Several months before the public exchange between Alabama football coach Nick Saban and Texas A&M counterpart Jimbo Fisher over the name, image and likeness landscape, the Southeastern Conference experienced a unique occurrence in the transfer portal.
On Nov. 27 of last year, LSU quarterback Max Johnson connected with Jaray Jenkins on a 28-yard touchdown pass with 20 seconds remaining to propel the Tigers to a 27-24 thriller over Texas A&M in Baton Rouge, which gave LSU coach Ed Orgeron a memorable result in his final game. Five weeks after that result, LSU hired Notre Dame coach Brian Kelly as Orgeron's successor, but that announcement came two weeks after Johnson transferred to the program he had just defeated.
"We talk about it," Texas A&M redshirt junior guard Layden Robinson said with a smile at last month's SEC media days. "We're like, 'Man, why did you have to do that to us on the last play?' He's like, 'I was just doing my job.'
"That was an amazing game, and him coming over and bringing his energy has been an amazing fit."
Aggies senior safety Demani Richardson was part of the secondary that Johnson torched for 306 aerial yards and three touchdowns, but he didn't need long to embrace the former enemy.
"He's a cool guy," Richardson said. "He works hard. He's a funny guy, but I like the competitor that he is. I'm glad we have him on our team now."
Last season: 8-4 (4-4 SEC)
Opener: Sept. 3 vs. Sam Houston State in College Station (noon on SEC Network)
Fun fact: Texas A&M is 8-0 against South Carolina since the two became permanent cross-divisional rivals before the 2014 season.
Up next: Vanderbilt
The loss to LSU wound up being Texas A&M's final game of an 8-4 season, as the Aggies were unable to play Wake Forest in the Gator Bowl due to coronavirus-related issues. Texas A&M had one of college football's most riveting victories last year, a 41-38 topping of top-ranked Alabama, but that followed consecutive losses to Arkansas and Mississippi State and preceded eventual setbacks against Ole Miss and LSU.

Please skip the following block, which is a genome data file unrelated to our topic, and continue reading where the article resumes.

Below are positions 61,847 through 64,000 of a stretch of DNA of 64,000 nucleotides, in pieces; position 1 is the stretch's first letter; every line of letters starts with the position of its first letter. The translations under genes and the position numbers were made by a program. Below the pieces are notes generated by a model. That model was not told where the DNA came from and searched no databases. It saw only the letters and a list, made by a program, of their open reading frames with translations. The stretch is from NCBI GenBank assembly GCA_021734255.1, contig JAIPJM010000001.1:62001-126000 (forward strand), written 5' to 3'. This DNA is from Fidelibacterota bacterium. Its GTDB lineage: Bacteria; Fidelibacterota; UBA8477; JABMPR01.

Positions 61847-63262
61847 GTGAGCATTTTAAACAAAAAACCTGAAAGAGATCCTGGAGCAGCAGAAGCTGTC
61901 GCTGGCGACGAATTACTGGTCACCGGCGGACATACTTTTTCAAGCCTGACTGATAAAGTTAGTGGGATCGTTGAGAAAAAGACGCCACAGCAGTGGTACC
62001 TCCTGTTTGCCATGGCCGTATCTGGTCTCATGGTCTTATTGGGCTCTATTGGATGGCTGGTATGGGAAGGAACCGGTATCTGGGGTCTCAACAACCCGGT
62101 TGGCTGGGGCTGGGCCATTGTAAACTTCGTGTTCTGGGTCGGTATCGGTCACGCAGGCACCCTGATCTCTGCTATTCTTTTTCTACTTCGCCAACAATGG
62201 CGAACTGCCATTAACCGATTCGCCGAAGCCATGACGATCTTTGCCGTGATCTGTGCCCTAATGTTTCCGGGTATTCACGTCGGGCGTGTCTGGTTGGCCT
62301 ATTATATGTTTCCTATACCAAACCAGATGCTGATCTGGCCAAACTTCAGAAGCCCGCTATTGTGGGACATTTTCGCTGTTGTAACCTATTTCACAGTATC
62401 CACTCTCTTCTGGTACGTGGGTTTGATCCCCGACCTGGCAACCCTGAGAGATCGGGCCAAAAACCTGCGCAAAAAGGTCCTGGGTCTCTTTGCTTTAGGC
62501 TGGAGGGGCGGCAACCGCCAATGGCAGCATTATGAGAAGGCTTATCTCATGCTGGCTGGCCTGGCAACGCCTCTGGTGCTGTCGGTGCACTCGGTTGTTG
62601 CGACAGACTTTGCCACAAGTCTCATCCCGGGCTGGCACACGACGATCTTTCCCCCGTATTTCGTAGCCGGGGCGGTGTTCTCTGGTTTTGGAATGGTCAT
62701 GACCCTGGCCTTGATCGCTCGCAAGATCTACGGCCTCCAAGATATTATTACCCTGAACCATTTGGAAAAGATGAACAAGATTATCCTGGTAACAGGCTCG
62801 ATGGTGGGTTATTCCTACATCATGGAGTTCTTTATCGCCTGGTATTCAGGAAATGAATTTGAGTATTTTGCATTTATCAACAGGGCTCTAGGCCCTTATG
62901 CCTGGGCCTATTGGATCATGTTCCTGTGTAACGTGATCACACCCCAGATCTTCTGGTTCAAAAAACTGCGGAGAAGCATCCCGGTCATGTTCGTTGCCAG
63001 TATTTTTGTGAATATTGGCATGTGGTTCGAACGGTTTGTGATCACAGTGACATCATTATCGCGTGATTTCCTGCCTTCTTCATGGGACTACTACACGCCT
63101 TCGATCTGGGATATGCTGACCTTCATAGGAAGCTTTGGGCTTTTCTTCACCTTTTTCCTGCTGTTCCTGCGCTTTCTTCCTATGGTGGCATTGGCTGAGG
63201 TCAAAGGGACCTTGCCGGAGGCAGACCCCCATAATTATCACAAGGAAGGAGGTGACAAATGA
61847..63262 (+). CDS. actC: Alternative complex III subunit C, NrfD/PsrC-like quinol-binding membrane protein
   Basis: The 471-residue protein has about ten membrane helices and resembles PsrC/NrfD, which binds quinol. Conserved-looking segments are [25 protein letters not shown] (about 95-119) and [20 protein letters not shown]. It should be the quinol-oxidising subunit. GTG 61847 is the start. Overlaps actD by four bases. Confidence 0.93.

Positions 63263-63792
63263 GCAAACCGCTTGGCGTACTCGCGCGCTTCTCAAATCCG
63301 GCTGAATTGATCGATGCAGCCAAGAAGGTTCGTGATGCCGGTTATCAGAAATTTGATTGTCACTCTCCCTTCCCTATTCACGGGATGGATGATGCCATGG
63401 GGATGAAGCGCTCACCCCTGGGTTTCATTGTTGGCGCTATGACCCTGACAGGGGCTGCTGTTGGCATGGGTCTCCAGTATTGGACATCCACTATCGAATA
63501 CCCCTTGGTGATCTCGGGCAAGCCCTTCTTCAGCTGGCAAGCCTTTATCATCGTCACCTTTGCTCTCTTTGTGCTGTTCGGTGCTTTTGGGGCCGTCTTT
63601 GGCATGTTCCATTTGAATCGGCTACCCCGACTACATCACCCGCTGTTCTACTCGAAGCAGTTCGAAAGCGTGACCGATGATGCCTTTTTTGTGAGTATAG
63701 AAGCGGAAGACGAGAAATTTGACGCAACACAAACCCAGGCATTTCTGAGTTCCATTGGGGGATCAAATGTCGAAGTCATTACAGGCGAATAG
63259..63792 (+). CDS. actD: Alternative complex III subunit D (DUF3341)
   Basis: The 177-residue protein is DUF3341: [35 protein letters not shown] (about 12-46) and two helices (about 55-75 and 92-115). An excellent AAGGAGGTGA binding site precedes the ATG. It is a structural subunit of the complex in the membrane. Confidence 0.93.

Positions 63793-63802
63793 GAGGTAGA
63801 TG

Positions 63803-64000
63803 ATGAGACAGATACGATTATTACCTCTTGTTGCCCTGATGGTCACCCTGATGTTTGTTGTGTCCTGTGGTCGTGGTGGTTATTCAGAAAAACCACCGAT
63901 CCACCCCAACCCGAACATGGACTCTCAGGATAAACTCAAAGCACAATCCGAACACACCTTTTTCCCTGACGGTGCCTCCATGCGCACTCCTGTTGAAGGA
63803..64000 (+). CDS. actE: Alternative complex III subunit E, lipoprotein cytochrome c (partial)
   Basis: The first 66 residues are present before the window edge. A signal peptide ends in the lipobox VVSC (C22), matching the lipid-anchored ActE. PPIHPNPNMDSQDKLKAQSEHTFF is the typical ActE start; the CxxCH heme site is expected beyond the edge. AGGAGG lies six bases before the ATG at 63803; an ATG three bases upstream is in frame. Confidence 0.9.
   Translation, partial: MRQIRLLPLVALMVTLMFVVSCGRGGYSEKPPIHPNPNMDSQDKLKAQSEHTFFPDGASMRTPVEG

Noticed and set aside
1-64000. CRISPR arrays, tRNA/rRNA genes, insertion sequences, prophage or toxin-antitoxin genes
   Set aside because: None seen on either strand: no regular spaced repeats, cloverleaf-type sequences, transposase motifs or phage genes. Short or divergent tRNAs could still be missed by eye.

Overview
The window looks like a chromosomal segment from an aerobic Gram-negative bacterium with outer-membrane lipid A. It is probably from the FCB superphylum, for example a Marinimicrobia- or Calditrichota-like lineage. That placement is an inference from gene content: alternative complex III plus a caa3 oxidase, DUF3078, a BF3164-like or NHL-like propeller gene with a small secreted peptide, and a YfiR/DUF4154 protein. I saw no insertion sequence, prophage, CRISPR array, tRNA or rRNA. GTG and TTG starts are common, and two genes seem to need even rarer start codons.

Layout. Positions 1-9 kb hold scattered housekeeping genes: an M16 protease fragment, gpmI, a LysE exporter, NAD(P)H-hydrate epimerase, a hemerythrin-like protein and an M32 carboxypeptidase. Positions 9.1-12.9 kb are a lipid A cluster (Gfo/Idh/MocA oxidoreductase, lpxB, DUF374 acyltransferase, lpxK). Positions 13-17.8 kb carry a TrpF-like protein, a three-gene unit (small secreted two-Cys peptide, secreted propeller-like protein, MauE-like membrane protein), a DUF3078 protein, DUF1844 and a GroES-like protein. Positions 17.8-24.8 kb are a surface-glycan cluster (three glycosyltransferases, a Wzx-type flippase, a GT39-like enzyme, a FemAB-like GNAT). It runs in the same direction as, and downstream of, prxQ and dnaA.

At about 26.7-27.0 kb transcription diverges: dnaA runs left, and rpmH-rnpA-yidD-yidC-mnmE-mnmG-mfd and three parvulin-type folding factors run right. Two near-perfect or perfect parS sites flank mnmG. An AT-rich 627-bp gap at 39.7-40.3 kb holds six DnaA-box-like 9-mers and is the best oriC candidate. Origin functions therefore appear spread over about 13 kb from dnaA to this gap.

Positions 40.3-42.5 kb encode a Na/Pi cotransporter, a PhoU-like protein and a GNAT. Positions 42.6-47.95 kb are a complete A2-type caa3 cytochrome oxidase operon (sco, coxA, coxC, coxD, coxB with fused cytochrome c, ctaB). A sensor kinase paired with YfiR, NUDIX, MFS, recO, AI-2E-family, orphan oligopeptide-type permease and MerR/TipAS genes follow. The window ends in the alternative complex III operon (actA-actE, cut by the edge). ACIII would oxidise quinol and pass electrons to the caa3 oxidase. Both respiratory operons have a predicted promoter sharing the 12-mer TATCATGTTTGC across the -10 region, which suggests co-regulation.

Texas A&M entered last year looking to build on its 9-1 season of 2020 that culminated with an Orange Bowl win over North Carolina and contained a lone loss to Alabama in Tuscaloosa, albeit by a lopsided 52-24 margin. Yet the inconsistencies of last season resulted in a ninth consecutive year in which the Aggies failed to reach double-digit wins.
The addition of Johnson resulted in optimism as the calendar flipped to 2022, as did the nation's No. 1 signing class.
"We're the only SEC team with one loss in the playoff world and never get in the playoff," Fisher said. "I thought we were at that time as good as anybody in the country, I really did, but that's part of it. I'm disappointed we didn't play as well as last year. We had some injuries, but that doesn't matter. You still have to finish, and we didn't finish at the end.
"I like where we're at right now. I like the mentality. I think we've been to the highs, and we've been through some disappointments, but we have depth and talent."
The Aggies likely will start the season viewed as the league's third-best team behind defending SEC champion Alabama and reigning national champion Georgia. Will 2022 be the year Texas A&M finally plays for an SEC championship, or could it be a 10th straight year of missing out on double-digit wins?
Perhaps the Aggies could attain 10 wins while still falling short in the SEC West race, but anything short of titles will be viewed as disappointing.
"The goal for this team is to compete for the national championship," Robinson said. "We know our standard, and it's to be the best we can be every day and to rise up to the occasion."
Said Richardson: "You saw what we did in 2020. We have a lot of talent at a lot of positions. We just have to put in the work, and we'll do what we need to do."